- The Magazine
Alongside comedian, performer, YouTube star, makeup baroness, and Drag Race alumna, Trixie Mattel’s role as a chart-topping folk musician has always looked a bit like the odd one out among her many personas. While Two Birds and One Stone were full of personality and contained flashes of humor, Barbara (★★★★☆) comes close to marrying her musical career to the performer. With Barbara, she has brought every facet of herself to bear on what is her most quintessentially “Trixie Mattel” album yet.
The album embraces a much wider musical range than Two Birds, expanding beyond the folk-country sensibility and trading it for electric guitars and more of a pop-rock sound that has a vaguely vintage feel to it, along with songwriting that has lost none of its humor, heart, or depth.
The album opens on a strong note with “Malibu,” a surf pop-inflected song that celebrates making an impulsive decision and having it turn out great. Forget for a moment how different this is from her country albums — this song is Trixie Mattel at her most Trixie, bringing in her toy doll persona with a line about being kept in a drawer and referencing a transistor radio for a bit of retro charm. The sound may be different, but the thoughtful poignancy lurking behind the catchy melodies is very much true to her brand.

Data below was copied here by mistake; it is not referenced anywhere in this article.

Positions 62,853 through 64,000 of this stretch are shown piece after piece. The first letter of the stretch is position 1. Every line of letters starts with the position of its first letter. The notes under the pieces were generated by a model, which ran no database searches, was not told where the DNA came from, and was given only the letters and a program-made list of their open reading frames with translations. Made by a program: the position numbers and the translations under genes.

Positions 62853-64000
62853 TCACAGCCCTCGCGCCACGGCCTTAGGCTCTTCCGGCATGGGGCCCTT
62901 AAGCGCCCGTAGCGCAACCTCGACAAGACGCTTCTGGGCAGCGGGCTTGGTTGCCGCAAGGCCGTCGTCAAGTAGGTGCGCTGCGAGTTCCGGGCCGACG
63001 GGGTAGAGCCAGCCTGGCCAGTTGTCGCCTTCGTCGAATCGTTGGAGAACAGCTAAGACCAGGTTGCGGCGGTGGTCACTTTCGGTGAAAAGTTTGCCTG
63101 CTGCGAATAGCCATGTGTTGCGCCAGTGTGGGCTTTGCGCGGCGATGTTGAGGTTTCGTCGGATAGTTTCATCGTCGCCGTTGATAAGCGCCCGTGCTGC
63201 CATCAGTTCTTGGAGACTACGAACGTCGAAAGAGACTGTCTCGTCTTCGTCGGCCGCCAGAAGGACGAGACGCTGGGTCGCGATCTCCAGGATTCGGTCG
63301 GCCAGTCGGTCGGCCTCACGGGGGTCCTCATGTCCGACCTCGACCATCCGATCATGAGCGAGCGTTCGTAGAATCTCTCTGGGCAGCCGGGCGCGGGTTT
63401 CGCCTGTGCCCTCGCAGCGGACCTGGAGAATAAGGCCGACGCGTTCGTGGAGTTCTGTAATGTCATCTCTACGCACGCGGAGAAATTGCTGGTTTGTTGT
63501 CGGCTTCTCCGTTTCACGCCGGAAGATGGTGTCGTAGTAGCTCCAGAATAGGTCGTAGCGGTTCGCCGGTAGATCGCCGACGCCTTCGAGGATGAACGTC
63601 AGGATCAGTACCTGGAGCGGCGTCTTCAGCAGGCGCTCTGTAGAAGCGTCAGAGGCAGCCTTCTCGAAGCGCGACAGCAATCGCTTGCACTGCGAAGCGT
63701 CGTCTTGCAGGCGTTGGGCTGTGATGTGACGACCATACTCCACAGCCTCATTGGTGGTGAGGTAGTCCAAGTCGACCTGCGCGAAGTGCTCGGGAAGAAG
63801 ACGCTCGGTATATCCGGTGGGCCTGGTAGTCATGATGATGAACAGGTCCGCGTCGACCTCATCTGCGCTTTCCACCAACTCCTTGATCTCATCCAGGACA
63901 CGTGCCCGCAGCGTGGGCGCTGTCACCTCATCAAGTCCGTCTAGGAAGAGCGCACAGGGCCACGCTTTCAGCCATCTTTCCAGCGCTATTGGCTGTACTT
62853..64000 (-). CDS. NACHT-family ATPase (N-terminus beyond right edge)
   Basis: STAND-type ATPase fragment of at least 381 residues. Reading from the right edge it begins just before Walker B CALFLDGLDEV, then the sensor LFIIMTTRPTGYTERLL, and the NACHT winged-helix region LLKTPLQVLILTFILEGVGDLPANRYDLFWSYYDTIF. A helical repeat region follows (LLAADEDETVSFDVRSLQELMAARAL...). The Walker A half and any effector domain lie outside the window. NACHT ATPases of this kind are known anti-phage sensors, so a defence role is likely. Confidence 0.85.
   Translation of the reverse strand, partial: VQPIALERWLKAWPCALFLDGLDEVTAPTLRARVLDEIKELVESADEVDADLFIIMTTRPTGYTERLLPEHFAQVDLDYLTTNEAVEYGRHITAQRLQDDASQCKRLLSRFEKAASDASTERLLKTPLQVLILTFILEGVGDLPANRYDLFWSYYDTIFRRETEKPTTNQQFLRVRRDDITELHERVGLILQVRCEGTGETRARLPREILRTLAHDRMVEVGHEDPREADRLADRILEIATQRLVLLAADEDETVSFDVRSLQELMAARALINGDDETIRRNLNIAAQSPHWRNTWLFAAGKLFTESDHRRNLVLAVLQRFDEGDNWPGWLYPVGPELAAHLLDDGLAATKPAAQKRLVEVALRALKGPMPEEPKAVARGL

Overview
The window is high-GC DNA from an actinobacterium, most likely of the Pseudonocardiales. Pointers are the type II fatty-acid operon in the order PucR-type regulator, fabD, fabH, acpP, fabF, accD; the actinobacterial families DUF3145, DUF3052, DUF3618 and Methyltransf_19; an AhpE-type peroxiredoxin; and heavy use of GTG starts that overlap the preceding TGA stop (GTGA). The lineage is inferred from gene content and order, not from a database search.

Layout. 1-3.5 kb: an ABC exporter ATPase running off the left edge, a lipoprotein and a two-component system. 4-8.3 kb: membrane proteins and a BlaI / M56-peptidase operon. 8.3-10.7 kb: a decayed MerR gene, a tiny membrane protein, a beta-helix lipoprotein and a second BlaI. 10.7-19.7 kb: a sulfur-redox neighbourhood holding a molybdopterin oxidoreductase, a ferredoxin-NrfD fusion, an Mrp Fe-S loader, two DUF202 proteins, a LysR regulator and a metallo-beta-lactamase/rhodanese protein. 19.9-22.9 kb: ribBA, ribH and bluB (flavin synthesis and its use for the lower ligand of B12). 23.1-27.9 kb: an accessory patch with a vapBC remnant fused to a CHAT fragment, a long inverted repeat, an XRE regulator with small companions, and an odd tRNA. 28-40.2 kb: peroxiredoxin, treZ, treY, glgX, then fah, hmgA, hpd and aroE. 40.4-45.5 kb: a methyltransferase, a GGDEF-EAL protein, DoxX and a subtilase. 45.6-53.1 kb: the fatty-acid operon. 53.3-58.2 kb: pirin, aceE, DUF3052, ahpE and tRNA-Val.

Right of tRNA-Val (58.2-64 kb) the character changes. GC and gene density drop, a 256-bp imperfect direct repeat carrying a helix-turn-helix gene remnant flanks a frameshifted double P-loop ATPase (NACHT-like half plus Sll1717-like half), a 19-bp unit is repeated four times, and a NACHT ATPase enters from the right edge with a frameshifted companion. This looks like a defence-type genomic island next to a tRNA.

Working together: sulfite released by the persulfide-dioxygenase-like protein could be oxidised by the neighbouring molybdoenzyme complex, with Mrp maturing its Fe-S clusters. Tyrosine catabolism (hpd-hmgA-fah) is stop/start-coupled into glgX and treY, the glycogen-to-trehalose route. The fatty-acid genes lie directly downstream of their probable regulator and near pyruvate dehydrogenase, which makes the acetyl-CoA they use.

“Jesse Jesse” starts out feeling almost like it should be a song about a schoolyard crush, with Trixie dreaming about being “Jesse’s girl,” but as it goes on she hints that something not entirely healthy is going on here. Perky lyrics (“I know you’re married/And separation can be scary”) walk the line between a crush and obsession, all played for laughs, of course. The song also offers up the eyebrow-raising line, “Inside every clam’s a pearl.”
Although Barbara serves up more of Mattel’s well-known flair for camp, it’s mostly front-loaded into the first four tracks. Side B is more what we have come to expect from Mattel’s — top-tier folk that would have been right at home on Two Birds and One Stone, but rarely pushing beyond that. “Gold” brings back the acoustic guitars and falls squarely into the category of wistful country-folk, territory that she remains in for the rest of the album. “I Do Like You” longingly reflects on a relationship that no clearly longer works, where the love is still there but everything else seems to have quietly faded away. Solid as these later tracks are, they deliver less of her trademark wit.
Fittingly, Mattel closes out the album by paying tribute to the queer country legends of Lavender Country with “Stranger,” her cover of their 1973 track, “I Can’t Shake the Stranger out of You.” It’s a song that works well for the artist, who stays true to the pathos of the original recording, adding her own distinct croon and letting it build up beyond its DIY feel.
As different as it is from the bubbly fun of “Malibu,” closing out Barbara on this note reminds us that Trixie Mattel’s great strength as a musician is her ability to marry a deeply irreverent comedic sensibility with a clear respect for the people and places from which she has drawn inspiration.
Barbara releases on Friday, Feb. 7 on Amazon.com, iTunes, and on most streaming services.
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